The Lake Mead National Recreation Area at the Katherine Landing entrance station in Arizona. Passing by the Telephone Cove sign, we started our explore at Princess Cove, the farthest mapped point of interest from the park entrance. Doubling back to Cabinsite Point and then on to North Arizona Telephone Cove we certainly found the many boat launches and plenty of scenic, shaded picnic areas set aside for park visitors. There was something that caught our eye, though. In the distance, the vague outline of a white, sandy-looking crescent was visible from our North Telephone Cove vantage point.

The sand along South Telephone Cove‘s shoreline ranges from sugar white (closer to the dunes) to pebbly areas perfect for beach rockhounding. You will want to wear your beach trekkers to protect your feet from the sharper pieces of rock. It will be hard to decide whether to look down for the beautifully colored stones, look up at the gorgeous scenery, or just look across the serene water for boats crossing beyond the cove.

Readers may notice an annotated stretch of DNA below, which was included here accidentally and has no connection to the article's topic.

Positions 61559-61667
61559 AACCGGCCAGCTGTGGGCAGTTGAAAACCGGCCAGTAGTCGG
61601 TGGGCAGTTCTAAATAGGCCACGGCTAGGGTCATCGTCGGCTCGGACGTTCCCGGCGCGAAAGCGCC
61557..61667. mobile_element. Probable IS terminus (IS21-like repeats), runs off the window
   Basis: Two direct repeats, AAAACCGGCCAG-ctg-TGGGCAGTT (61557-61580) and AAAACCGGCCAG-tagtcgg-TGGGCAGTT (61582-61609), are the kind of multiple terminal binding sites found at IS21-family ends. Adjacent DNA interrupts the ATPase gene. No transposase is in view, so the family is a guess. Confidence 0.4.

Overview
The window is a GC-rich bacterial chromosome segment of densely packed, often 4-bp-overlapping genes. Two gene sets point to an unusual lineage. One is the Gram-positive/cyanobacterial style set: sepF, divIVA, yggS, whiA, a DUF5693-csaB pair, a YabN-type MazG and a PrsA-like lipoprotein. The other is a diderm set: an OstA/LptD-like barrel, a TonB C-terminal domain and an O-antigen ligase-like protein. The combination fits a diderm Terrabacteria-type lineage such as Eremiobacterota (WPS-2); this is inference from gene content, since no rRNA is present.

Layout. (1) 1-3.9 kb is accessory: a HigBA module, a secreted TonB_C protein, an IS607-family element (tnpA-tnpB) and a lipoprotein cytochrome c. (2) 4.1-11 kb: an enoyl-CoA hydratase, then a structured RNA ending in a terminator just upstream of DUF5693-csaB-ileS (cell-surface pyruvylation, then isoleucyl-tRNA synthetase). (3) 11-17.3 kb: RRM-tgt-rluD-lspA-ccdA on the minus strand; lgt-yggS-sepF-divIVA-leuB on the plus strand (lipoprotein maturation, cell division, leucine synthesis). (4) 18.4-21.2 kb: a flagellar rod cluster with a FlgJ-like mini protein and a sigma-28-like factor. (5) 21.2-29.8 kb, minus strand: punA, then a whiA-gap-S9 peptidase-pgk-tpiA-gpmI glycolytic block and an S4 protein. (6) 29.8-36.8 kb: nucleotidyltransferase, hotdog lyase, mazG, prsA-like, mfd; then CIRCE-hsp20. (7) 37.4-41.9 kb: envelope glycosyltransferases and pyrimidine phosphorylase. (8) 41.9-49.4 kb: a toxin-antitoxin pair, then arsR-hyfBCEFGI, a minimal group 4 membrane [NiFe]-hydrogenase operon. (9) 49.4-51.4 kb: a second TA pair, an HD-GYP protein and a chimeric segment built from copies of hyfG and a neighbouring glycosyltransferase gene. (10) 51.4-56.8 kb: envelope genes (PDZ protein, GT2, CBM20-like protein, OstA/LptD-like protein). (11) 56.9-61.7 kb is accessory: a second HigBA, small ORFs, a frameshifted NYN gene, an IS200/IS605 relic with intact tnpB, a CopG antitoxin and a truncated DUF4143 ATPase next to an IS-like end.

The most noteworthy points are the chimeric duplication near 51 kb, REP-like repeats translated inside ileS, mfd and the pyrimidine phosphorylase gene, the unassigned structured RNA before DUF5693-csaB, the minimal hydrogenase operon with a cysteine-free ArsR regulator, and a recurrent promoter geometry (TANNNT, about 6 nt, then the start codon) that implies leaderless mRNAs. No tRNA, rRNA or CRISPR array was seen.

Lake Mohave is a 67 mile long reservoir covers approximately 30,000 surface acres to a maximum depth of 120 feet. There are three marinas with launch ramps, two in Arizona (Willow Beach and Katherine’s Landing) and one in Nevada (Cottonwood Cove). There is also a launch ramp at Princess Cove on the Arizona side near Katharine’s landing. Camping is available at Cottonwood Cove and Katherine’s Landing. Shoreline camping is permitted. Campers should carry out their trash and provide for adequate sanitation.Both narrow and shallow compared to Lake Mead, Lake Mohave lies between the Black Mountains to the east in northwestern Arizona, and the Eldorado and Newberry Mountains to the west in southern Nevada. Most of the lake’s length lies within the steep, narrow walls of Black, Eldorado, Painted, and Pyramid canyons.